Why (and when) do small conflicts become big wars? We develop a Bayesian hidden Markov modeling (HMM) framework for the studying the dynamics of violence in civil wars. The key feature of an HMM for studying such a process is that an it is defined on top of a latent state space constructed to represent the domain scientist intuition for the processes being studied. To learn a latent state space of varying intensity of conflict we use count data of weekly conflict related deaths over time in a nation as an emitted response variable, and construct an autoregressive model of order 1 to describe its evolution. Using event-level data for all civil wars from 1989 to the present, this framework allows us to study transitions in the latent intensity, e.g. from escalating conflicts to stable and/or deescalating conflicts. In particular, we examine the effect of declaring a ceasefire on the underlying dynamics of conflict. Accounting for the effects of covariates for the relative degree of democracy, GDP per capita, and population in a country, we are able to quantify the uncertainty for the underlying intensity of a conflict at any given point in time.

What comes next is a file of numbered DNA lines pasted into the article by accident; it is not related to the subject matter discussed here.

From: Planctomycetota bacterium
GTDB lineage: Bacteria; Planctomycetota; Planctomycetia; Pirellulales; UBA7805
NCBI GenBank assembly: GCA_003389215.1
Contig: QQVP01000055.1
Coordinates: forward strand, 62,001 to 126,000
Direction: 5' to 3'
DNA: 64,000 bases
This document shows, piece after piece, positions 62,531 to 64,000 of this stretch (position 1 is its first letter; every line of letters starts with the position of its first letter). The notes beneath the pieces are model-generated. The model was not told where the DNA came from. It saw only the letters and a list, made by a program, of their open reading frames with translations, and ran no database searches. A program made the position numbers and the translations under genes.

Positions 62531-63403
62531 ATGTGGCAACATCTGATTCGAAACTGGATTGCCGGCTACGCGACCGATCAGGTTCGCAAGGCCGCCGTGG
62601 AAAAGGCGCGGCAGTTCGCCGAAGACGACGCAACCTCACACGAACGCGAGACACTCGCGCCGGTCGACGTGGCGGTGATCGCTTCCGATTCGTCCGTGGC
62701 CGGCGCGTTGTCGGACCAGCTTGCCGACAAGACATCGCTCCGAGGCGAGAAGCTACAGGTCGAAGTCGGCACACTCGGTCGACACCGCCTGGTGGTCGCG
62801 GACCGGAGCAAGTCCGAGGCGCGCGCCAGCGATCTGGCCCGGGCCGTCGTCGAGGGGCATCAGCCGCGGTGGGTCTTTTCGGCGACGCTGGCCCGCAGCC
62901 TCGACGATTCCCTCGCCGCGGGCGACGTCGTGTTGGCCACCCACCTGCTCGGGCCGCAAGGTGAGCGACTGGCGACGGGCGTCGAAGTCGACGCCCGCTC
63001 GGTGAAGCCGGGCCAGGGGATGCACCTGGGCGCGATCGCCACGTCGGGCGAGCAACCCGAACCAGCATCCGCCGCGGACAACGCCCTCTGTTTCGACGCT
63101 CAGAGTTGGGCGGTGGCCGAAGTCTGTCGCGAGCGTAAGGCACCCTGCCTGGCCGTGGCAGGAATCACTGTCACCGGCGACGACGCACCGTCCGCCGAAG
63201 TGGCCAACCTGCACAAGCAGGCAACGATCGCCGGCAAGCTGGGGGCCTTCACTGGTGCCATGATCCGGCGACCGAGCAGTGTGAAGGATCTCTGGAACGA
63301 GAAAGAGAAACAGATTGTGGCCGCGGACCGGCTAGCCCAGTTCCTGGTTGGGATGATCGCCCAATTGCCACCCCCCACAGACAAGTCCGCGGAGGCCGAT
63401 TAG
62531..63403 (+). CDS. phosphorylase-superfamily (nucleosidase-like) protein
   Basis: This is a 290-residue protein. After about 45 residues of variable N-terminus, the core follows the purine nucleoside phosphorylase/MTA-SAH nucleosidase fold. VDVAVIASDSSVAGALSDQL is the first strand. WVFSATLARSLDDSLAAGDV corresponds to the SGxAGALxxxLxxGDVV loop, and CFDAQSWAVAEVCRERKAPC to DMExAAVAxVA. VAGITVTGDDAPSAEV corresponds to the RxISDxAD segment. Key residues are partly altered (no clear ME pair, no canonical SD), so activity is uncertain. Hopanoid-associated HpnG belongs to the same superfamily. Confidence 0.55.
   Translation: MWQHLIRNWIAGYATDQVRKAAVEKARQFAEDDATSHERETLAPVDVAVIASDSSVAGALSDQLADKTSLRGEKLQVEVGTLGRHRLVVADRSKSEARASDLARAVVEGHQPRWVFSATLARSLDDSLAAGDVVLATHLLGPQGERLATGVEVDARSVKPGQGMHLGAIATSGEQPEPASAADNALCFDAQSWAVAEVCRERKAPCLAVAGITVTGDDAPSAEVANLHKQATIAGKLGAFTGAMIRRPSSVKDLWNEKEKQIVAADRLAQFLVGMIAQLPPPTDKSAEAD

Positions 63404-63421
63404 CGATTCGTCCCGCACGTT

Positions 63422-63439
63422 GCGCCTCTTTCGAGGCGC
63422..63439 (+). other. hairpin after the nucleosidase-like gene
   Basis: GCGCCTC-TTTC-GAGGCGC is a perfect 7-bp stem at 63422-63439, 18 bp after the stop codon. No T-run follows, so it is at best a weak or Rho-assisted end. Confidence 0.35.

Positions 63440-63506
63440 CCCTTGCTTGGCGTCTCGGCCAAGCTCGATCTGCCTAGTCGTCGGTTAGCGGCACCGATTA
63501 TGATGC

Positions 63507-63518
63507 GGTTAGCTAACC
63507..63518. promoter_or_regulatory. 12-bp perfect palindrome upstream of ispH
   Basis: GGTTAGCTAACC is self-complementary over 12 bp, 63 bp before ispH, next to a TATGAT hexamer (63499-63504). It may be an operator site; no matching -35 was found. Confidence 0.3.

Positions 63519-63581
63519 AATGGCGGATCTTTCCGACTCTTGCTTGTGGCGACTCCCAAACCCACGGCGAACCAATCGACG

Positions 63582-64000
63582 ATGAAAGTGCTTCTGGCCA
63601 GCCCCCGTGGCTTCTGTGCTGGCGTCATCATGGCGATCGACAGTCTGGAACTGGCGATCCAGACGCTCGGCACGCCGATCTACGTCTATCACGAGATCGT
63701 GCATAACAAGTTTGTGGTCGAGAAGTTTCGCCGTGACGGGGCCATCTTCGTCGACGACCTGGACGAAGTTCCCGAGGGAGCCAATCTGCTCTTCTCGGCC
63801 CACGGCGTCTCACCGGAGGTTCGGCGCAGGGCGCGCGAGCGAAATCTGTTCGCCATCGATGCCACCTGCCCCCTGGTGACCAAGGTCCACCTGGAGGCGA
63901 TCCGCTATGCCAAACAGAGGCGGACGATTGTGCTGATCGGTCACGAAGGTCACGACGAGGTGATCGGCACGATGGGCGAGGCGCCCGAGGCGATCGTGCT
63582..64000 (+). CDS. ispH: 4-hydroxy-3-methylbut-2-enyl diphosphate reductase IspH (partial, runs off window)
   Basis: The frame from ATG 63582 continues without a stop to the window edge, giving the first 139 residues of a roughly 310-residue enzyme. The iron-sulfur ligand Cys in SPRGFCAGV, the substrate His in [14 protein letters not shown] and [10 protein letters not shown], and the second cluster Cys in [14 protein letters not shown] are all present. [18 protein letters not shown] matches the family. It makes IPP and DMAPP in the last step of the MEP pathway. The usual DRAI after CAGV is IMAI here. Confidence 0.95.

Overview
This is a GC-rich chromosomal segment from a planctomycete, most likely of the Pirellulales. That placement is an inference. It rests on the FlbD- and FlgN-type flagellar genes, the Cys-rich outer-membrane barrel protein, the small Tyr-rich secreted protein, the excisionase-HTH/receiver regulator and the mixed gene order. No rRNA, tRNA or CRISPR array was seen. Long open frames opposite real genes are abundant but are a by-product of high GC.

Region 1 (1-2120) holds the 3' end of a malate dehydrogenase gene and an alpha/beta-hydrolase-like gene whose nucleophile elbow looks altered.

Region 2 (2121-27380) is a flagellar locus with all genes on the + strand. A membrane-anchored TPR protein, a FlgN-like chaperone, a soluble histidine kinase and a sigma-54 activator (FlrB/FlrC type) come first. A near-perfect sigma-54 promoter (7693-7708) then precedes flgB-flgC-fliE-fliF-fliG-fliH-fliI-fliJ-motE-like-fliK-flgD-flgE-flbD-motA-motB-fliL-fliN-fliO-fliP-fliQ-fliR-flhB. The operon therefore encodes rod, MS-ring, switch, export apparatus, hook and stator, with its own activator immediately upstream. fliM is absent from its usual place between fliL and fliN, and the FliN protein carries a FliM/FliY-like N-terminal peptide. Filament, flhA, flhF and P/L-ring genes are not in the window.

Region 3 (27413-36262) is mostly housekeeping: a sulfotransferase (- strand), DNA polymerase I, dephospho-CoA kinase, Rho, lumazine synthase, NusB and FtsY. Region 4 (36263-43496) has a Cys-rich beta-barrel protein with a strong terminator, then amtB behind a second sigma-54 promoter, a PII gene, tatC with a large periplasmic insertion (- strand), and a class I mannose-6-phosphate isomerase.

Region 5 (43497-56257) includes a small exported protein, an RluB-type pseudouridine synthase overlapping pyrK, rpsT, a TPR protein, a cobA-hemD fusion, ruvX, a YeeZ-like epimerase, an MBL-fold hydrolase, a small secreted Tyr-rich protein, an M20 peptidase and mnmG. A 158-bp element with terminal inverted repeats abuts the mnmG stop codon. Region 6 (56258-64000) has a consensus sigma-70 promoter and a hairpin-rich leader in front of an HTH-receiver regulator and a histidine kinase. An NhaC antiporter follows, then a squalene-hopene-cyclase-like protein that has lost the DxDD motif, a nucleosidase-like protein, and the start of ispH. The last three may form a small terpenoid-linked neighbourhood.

Horn Hermansen, Gudmund; Håvard Mokleiv Nygård; Jonathan Williams; Siri Aas Rustad & Govinda Clayton (2020) The Dynamics of Civil Wars: A Bayesian hidden Markov model applied to the pattern of conflict and the role of ceasefires, presented at PolMeth XXXVII: the 2020 Annual Meeting of the Society for Political Methodology, 14-17 July 2020.